Adult manuscripts started: 1
Manscripts queried: 3
Queries sent: 96
Query rejections: 55
Query no response: 33
Queries still open: 19
Total accumulative completed manuscripts (2011-2020): 7
Online pitch contests entered: 2
Blog posts written: 11
Number of new SCBWI critique group members discovered: 1 (We’re up to 5 in our cozy little group!)
Writing friends made: Never enough! Writers, find me on Twitter.

Happy Holidays, friends! I hope you’re all safe and healthy and happy and that 2021 brings new and great things. (Preferably all good things, no more disasters and viruses, please. 2020 brought plenty of that, thanks.)

Much love to you all, from my house to yours! xo

Santa came to our house. If you celebrate, hopefully he visited you, too!

Fledgling

Every writer knows one of the very best feelings in the world is the moment a shiny, new idea takes shape in your head, and you can’t shake it. And when that shiny, new idea involves collaborating with your 14-year-old kiddo, it’s even better.

A few months ago, my very artistic and talented daughter had to conceptualize a children’s book as a project for her Family Consumer Science class. (For us old folk, that’s 2020 speak for Home-Ec.) They were covering an early childhood development module, and she decided to create a book to help teach children their colors. Since birds come in all colors of the rainbow, she pitched a book about a bird who wanted to see a rainbow of feathers in the Amazon rainforest. She diligently crafted the proposal and even included a sketch or two. Project complete. (She received a A+, btw.)

This shiny, new idea isn’t that book.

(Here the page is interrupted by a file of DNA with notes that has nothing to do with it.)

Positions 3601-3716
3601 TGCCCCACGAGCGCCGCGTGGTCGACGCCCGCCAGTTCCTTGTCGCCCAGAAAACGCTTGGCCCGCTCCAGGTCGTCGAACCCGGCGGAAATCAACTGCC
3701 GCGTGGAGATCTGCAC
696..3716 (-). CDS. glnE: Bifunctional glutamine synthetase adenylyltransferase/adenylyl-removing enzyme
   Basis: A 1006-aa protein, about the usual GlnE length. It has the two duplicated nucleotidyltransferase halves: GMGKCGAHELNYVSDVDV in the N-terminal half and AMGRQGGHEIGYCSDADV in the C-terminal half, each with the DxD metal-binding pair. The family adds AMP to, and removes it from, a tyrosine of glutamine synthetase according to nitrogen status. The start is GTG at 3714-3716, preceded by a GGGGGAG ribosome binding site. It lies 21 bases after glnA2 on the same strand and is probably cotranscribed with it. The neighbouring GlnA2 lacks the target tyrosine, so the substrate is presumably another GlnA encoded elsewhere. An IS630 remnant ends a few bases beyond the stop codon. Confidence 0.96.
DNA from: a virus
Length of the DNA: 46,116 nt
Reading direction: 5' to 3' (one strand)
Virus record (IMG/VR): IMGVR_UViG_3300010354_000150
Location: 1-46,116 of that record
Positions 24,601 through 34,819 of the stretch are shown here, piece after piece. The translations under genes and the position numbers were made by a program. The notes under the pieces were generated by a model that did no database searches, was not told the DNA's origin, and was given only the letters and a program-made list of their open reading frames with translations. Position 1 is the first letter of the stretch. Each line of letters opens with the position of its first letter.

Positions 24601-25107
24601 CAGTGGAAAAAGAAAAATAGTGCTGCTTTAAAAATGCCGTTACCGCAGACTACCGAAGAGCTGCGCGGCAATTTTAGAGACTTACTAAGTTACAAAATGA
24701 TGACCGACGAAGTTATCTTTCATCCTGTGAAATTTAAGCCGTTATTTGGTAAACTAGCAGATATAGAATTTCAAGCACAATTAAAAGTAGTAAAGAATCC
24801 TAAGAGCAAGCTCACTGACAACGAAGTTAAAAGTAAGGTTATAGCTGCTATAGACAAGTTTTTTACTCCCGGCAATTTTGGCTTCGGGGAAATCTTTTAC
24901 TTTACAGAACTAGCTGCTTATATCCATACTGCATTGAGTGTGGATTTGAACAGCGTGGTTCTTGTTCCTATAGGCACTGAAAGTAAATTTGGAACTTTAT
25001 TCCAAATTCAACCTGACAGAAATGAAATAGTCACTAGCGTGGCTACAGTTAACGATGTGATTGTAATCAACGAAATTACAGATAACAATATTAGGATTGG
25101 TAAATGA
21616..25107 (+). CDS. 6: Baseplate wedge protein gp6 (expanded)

BUT.

It *is* a picture book about a bird and a bird family. And working on it with my daughter is one of the most rewarding experiences any mother could hope to have. A combination of written word and visual art, this project is pure excitement for both of us.

In a time when teens are distant and hanging with the family is a serious faux-pas, I have the opportunity to relish my daughter’s enthusiasm for this project, and her willingness to foray (with me!) into something uncertain, into a project that may or may not come to fruition. I’m soaking in our time together and our collaborative effort to dive whole-heartedly into a creative realm we both adore. Storytelling.

Whether by word or by illustration, books make our lives more colorful, more vibrant, more worth living. They entertain and encourage. They create empathy and interest in the world around us. They enable us to learn from the time we’re in the womb straight through our very oldest years. Storytelling is a craft as old as human existence, a tradition passed down from generation to generation.

Taking part in that tradition by creating stories with my daughter and friend is a privilege I will always treasure. My young fledgling isn’t quite ready to leave the nest just yet, but I hope when she someday does she’ll think on our time together and will be reminded to always reach for those shiny, new ideas.

Stretch those wings, little bird.

Concept art for our upcoming picture book. Want to see more of younger Storms’s art? Follow her on Instagram at @dragonartist06.

You go, girl.

Gonna talk about something I’ve noticed frequently among my friends. A serious lack of self-confidence. This doesn’t apply to all of my friends, of course. (In fact, some of them could probably use at least a thimbleful or two of humility.) But when it comes to my girlfriends in particular, I see a pattern of self-doubt that borders on self-sabotage and depression. And it breaks my heart. So I’m calling it out when I see it. If you see yourself in these stories, maybe it’s time to reassess your outlook, too!